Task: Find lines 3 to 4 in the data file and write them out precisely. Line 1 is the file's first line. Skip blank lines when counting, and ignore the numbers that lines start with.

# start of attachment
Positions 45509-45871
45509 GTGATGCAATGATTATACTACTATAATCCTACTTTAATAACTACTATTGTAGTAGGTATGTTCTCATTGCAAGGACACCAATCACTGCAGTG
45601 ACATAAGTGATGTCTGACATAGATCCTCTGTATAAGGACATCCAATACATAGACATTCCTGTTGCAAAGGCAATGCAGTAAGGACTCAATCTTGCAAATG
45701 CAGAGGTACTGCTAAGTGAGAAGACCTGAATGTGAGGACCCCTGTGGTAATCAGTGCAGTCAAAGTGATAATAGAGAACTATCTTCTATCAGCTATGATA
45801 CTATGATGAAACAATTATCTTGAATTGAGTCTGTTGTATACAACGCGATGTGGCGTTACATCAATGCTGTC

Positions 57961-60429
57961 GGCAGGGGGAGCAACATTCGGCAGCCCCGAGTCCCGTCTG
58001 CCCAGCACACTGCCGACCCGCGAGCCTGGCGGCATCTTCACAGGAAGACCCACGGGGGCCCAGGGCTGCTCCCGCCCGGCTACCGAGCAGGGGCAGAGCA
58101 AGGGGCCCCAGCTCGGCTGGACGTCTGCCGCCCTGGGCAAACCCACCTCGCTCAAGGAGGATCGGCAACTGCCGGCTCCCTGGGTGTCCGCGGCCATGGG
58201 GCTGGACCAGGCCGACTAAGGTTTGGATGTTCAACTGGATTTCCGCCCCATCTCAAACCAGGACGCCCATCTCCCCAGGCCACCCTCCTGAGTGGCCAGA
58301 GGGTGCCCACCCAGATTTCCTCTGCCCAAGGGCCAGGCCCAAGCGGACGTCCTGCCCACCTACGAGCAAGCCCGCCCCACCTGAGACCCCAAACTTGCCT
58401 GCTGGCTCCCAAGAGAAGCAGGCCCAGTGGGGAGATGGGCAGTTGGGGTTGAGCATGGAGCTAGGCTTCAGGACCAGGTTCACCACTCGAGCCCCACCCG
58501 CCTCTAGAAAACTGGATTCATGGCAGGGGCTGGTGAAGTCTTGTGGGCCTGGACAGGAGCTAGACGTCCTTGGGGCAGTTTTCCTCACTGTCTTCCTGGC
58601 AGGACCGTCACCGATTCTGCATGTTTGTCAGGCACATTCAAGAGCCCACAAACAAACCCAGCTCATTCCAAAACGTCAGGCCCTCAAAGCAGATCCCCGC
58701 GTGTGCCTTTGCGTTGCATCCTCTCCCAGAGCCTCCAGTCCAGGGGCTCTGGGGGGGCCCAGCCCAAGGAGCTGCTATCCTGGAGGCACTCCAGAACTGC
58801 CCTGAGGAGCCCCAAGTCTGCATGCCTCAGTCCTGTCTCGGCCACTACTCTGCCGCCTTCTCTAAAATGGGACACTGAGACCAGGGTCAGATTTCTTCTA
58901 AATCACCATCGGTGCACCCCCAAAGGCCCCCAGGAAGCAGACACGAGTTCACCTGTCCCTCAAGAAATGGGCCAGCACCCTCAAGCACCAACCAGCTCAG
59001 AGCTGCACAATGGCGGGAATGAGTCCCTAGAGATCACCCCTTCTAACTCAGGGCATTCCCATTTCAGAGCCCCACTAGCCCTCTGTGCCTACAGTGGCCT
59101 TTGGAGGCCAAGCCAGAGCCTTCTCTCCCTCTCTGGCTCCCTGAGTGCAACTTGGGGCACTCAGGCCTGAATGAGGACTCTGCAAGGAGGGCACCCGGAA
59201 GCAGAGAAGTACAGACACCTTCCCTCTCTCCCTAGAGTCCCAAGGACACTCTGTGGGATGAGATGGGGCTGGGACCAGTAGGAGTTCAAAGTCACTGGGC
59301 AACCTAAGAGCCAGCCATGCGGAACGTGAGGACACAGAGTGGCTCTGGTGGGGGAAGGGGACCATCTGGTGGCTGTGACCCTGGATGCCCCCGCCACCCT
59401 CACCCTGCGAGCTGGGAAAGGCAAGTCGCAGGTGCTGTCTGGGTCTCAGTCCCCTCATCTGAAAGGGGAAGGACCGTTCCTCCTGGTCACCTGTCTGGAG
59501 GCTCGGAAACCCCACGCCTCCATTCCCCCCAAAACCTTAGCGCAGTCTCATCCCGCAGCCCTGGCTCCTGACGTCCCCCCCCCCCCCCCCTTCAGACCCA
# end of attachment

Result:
45601 ACATAAGTGATGTCTGACATAGATCCTCTGTATAAGGACATCCAATACATAGACATTCCTGTTGCAAAGGCAATGCAGTAAGGACTCAATCTTGCAAATG
45701 CAGAGGTACTGCTAAGTGAGAAGACCTGAATGTGAGGACCCCTGTGGTAATCAGTGCAGTCAAAGTGATAATAGAGAACTATCTTCTATCAGCTATGATA